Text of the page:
*How should we interpret this?
We attribute the slowdown in inventory restocking as a natural, and nearly opposite, consequence of the inventory buildup of Q1.
Q1’s GDP contraction featured the opposite narrative from Q2 because imports and inventories have been closely linked. In the first quarter, growth was dragged down by net exports: the U.S. imported more than it exported, as companies attempted to meet robust demand and rebuilt inventories as supply chain strains eased. Inventory building usually boosts GDP—because the creation of goods spurs economic activity—but when the dramatic inventory buildup was largely imported in 1Q, it created a growth drag through net exports. In Q2, that import drag appears to have eased, but the slowdown in inventory building has pulled down the growth estimate.
The GDP contractions of Q1 and Q2—assuming the Nowcast is at least directionally correct—share one commonality: they are technicalities based on the ongoing recovery from the pandemic.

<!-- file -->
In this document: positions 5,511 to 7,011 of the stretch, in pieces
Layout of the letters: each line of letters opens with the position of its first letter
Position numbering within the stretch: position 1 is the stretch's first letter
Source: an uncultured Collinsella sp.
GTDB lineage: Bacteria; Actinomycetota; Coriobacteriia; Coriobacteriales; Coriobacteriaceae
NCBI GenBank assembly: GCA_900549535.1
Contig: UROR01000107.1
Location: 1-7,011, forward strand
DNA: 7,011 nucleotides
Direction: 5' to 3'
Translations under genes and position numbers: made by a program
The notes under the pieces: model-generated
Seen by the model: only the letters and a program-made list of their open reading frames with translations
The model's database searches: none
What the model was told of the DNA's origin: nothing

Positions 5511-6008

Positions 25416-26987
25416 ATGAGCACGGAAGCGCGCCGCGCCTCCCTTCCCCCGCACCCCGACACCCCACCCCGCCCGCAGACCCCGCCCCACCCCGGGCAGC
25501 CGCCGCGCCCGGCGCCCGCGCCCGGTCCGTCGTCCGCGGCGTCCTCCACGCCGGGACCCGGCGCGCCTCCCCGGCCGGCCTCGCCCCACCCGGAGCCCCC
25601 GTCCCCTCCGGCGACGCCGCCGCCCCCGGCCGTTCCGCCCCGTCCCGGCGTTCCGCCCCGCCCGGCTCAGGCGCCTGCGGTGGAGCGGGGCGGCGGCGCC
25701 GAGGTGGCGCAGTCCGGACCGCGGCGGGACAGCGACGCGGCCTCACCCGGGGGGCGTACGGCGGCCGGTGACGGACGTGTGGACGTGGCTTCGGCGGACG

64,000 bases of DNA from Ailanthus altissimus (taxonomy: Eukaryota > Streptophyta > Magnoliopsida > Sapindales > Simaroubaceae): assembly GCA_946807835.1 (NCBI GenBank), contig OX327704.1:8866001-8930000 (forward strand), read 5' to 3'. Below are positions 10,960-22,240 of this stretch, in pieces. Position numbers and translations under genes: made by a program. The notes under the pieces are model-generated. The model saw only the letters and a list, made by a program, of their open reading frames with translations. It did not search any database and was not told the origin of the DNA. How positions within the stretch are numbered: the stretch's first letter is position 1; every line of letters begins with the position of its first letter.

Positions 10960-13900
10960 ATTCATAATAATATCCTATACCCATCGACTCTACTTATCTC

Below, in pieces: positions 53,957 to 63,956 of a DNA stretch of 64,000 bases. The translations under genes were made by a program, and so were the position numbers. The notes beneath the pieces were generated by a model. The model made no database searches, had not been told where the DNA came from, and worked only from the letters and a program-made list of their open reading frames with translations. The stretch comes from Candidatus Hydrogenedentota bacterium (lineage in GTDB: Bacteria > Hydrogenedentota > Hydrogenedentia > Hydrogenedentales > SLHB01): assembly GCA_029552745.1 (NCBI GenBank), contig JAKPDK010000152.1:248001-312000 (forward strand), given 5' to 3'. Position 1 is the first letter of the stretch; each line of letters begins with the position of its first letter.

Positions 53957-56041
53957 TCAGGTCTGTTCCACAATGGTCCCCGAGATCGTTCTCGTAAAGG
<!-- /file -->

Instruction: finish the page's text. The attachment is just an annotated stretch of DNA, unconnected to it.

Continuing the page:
This material represents an assessment of the market environment as at a specific date, is subject to change and is not intended to be a forecast of future events or a guarantee of future results. This information should not be relied upon by the reader as research or investment advice regarding any strategy, issuer or security in particular.
The opinions expressed are those of the Multi-Asset Solutions team, an investment team within New York Life Investment Management LLC an indirect wholly owned subsidiary of New York Life Insurance Company and an affiliate of New York Life Investments.
“New York Life Investments” is both a service mark, and the common trade name, of certain investment advisors affiliated with New York Life Insurance Company.